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the woman and the painting

published: 2011-09-20

A woman smokes on her balcony. I can see her and like to think she can’t see me. I hardly ever sit, and now that I am sitting – simply for the mere act of sitting – I look out the window at her. God do I wish I was smoking that cigarette. Short drags, defiant puffs of smoke. She flicks the butt over the balcony. She is skilled at it.
After that she steps inside. She takes a framed black and white photo down from her wall, replaces it with a painting. Both pieces are equally grey. She walks away from the wall, then suddenly turns, as if wanting to catch herself off guard, understanding her own immediate thought. She bobs her head to the right, then left.
Will she leave the painting there, I wonder? Which memory is more important? The one that reminds her of a summer in Cuba with the husband she no longer has? Or the one she has inherited from her parents? She had so wanted that painting. She had ached from desiring it so much.

“I never do this,” she had said to her brother, “you know that, don’t you? So I feel weird doing this. But I’m going to tell you I really want that painting.”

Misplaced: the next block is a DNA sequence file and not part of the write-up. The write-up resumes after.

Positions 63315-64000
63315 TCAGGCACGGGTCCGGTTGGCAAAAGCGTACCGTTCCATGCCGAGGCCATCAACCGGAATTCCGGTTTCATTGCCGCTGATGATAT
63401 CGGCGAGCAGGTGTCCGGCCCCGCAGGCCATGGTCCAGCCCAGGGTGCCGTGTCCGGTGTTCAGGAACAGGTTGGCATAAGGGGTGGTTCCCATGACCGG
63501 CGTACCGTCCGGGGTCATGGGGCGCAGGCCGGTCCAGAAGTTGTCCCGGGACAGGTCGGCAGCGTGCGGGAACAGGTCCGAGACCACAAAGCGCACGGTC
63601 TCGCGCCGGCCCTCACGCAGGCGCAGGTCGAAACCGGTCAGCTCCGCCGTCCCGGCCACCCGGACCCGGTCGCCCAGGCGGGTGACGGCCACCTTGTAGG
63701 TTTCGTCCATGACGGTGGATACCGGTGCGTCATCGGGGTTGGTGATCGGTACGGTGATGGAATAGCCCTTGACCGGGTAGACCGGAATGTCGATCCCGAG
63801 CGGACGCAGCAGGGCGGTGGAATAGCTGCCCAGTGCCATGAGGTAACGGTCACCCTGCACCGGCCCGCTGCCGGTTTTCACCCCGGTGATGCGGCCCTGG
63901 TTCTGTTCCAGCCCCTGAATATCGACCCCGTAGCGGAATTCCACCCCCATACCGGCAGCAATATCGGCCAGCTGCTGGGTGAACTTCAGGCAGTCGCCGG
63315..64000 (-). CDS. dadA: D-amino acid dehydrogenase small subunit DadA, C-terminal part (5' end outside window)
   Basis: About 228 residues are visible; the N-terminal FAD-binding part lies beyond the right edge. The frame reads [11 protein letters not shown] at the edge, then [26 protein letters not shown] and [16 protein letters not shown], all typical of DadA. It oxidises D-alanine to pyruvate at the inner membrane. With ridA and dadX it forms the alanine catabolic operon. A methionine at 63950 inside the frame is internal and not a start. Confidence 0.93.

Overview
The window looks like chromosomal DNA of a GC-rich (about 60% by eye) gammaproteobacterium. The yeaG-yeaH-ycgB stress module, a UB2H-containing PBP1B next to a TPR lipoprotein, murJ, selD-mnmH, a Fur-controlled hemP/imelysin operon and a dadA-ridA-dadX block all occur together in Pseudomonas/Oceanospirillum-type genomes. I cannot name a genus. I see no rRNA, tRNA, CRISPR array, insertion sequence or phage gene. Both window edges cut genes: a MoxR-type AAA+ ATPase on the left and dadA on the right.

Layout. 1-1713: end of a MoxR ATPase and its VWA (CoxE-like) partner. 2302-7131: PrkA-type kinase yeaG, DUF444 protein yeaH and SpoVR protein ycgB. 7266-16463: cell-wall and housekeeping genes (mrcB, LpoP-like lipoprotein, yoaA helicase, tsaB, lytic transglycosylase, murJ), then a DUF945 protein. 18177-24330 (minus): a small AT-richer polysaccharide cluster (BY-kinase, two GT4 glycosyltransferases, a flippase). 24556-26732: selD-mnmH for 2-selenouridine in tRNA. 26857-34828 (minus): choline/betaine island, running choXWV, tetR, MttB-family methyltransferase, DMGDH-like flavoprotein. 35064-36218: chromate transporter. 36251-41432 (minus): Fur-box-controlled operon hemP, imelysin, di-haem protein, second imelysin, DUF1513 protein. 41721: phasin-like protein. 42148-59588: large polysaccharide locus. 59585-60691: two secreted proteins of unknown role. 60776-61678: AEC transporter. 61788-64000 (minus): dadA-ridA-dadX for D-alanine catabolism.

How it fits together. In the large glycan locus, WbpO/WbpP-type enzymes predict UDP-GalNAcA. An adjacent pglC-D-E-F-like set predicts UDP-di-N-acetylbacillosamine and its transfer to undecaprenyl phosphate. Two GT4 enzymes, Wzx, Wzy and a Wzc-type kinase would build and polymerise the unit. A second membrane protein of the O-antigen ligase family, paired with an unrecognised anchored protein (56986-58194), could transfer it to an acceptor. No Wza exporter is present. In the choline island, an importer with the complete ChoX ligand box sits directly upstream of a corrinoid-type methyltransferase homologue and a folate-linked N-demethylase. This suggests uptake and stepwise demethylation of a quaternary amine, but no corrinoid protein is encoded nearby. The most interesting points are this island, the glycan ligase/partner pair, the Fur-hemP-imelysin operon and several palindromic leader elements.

Her brother had put his hand on it, had brushed the dust off its frame.
“I remember looking at it,” she said, “every day.” Her voice had sounded whiny. “Or do you really want it?”

“Oh no,” her brother had said. See, he was the one who never did that, that thing she just did. He lifted his hand and stepped away from the painting to make coffee. Now, she no longer wanted it.
“Actually,” she said, “why don’t you take it?”
“But I don’t want it,” he said.
“No, please. Really, I want you to have it,” she pleaded. But he quickly picked up a different painting. “I like this one just as much,” he said, while smiling at it.
By now, she had come to detest the thing. And still, she hung it against her wall.

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